After his daughter says that Wang Lung doesn't love her mother, Wang Lung is at war with himself if he loves her or not. That conflict only increases when she's on her deathbed and even after O-Lan's death.
Man vs. Environment
In the Good Earth, we see examples of Man vs. Environment when the drought and famine hits
. As we see on page 68, "It was true that all their lives depended on the earth."
Man vs. Society
Throughout the novel, we see signs of rebellion against chinese society and culture.
Young men of China wanted change, as we see on page 115, "And later when they were fully men...the scattered anger of their youth settled into a revolt too deep for mere words."
Man vs. Man
In the novel we see several occurrences of man vs man conflict.
mainly between Wang Lung and his uncle. Mostly the conflicts arise when his uncle makes unannounced random visits only when Wang Lung was wealthy. (pg. 187) They have small fights, but nothing huge.
At first, Wang Lung is humble,
with his small farm and marrying a slave. (pg. 1-24) Over time, his pride increases with his wealth.
He is very passionate and protective of his land
, although when he is wealthy, he is not afraid for his land when it is flooded. (pg. 18)
He is very soft-hearted and merciful.
Even in times of starvation and death, Wang Lung refuses to sell his daughter into slavery. (pg. 127-129) He also makes sure she is cared for by Pear Blossom after his death. The book even states "he was a man so soft hearted that he could not kill and ox." (pg. 137)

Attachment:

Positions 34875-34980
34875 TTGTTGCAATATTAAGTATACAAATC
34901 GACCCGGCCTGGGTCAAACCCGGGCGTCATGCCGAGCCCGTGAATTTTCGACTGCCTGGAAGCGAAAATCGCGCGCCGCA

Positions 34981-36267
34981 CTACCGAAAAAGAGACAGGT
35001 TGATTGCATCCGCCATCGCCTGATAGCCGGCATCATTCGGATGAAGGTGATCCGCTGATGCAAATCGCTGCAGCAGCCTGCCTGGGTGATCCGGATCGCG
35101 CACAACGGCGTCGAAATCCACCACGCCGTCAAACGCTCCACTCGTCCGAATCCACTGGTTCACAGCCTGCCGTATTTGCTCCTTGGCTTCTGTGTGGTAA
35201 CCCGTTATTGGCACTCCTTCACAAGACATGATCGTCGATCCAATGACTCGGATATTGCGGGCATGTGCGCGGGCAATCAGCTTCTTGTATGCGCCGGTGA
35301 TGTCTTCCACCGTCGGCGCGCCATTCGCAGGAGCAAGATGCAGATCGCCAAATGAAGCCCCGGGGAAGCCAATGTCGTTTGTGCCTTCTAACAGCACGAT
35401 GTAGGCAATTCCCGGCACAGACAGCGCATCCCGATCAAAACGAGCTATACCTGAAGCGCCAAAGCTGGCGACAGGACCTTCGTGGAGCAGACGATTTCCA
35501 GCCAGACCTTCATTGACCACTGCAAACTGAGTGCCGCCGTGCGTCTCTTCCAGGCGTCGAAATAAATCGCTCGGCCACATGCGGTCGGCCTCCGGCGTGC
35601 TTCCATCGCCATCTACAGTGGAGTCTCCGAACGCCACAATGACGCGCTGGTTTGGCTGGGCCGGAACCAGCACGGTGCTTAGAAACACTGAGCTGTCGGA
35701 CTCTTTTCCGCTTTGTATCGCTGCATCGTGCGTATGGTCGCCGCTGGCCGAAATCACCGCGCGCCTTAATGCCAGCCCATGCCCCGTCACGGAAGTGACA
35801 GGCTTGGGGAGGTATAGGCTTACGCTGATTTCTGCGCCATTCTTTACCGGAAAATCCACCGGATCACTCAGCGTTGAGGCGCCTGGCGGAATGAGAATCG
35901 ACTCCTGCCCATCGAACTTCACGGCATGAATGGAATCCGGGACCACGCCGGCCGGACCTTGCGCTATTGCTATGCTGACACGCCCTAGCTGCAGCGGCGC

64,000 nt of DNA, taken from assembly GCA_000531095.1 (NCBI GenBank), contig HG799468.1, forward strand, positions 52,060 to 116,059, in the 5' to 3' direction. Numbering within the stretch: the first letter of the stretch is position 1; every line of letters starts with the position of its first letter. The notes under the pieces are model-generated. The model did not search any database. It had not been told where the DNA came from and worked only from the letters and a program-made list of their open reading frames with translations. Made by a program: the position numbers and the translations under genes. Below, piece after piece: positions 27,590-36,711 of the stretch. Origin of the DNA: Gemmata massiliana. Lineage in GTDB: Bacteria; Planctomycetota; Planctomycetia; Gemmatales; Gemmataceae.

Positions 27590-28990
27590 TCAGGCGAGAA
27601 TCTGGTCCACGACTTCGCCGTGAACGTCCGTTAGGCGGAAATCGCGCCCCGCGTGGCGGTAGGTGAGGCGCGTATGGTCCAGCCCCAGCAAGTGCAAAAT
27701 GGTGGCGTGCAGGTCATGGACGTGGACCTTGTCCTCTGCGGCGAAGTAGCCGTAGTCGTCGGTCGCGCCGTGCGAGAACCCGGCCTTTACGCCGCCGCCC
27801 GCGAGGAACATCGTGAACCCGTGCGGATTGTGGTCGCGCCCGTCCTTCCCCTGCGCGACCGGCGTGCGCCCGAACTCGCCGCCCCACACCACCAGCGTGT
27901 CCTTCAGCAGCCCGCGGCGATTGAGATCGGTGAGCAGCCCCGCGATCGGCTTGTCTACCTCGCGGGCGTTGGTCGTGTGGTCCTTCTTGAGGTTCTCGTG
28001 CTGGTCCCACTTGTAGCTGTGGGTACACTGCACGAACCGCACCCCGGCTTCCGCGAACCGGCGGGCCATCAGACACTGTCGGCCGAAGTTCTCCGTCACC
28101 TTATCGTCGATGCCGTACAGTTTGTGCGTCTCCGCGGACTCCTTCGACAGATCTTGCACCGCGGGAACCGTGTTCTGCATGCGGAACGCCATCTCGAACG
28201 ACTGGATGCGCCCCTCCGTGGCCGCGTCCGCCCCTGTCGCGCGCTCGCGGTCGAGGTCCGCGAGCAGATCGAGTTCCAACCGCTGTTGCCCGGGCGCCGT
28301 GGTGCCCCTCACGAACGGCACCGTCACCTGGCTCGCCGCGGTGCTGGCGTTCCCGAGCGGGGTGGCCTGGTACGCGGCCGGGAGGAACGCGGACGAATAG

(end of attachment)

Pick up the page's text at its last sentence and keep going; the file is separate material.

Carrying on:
Wang Lung has a strong desire for wealth and success
. We see throughout the novel Wang Lung's desire for Lotus and being wealthy. He wants sons for his status in the community.
O-Lan is Wang Lung's wife. She was once a slave. She is a supporting character.
O-Lan is a perfect example of the suffering of women in China
. Not only was she a slave for most of her life, as a wife she is expected to give birth to a boy, which is out of her control. (pg. 35) She is also criticized by Wang Lung when she shows that her feet are not bound. (pg. 169) This shows her
strength and ability to persevere
the hard life of women during this era.
She is selfless and servile.
Apart from being a slave for majority of her life, she does what she is told and is very kind (pg. 27). On page 256, O-Lan claims that "the land is there after me," when Wang Lung says he would sell all the land to save her, and yet she declines to save the land, showing her selflessness.
Her silence hides pain.
O-Lan is very silent and does not speak much unless asked a question. O-Lan was a slave in the House of Hwang for a long time. She does not talk about her experience much with Wang Lung, because of how painful the memories were. We see this on page 133, saying "Everyday I was beaten," and discussing the horrors that "pretty" slaves suffered. We also see this on page 257, when she sleep talked, saying "Do not beat me," and "I know I am ugly and cannot be loved."
I believe O-Lan is an honorable leader. She put her family before her own life, and stood for the values of China, even if they were oppresing women
I don't think Wang Lung qualifies as and honorable leader. He does care for his family, but he let his pride get in the way of that. He acted very selfish when he was wealthy. For example,He took the pearls O-Lan wanted and instead of buying land, he bought a concubine.
The Good Earth is set in pre-revolutionary China, and tells the story of Wang Lung and his wife O-Lan, and their struggle to survive through famine, drought and hardship.
In my opinon, life-long learning and being an honorable leader do not involve oppressing someone for something they can't control, such as race or gender. In China, girls were so mistreated, just because they were born that way. I believe everyone deserves a choice. Women in China were not given that choice.
The importance of land relates to being an honorable leader by recognizing your roots and where you come from. Honorable leaders and life-long learners should always be coutieous of earth, because without it, we would all be doomed.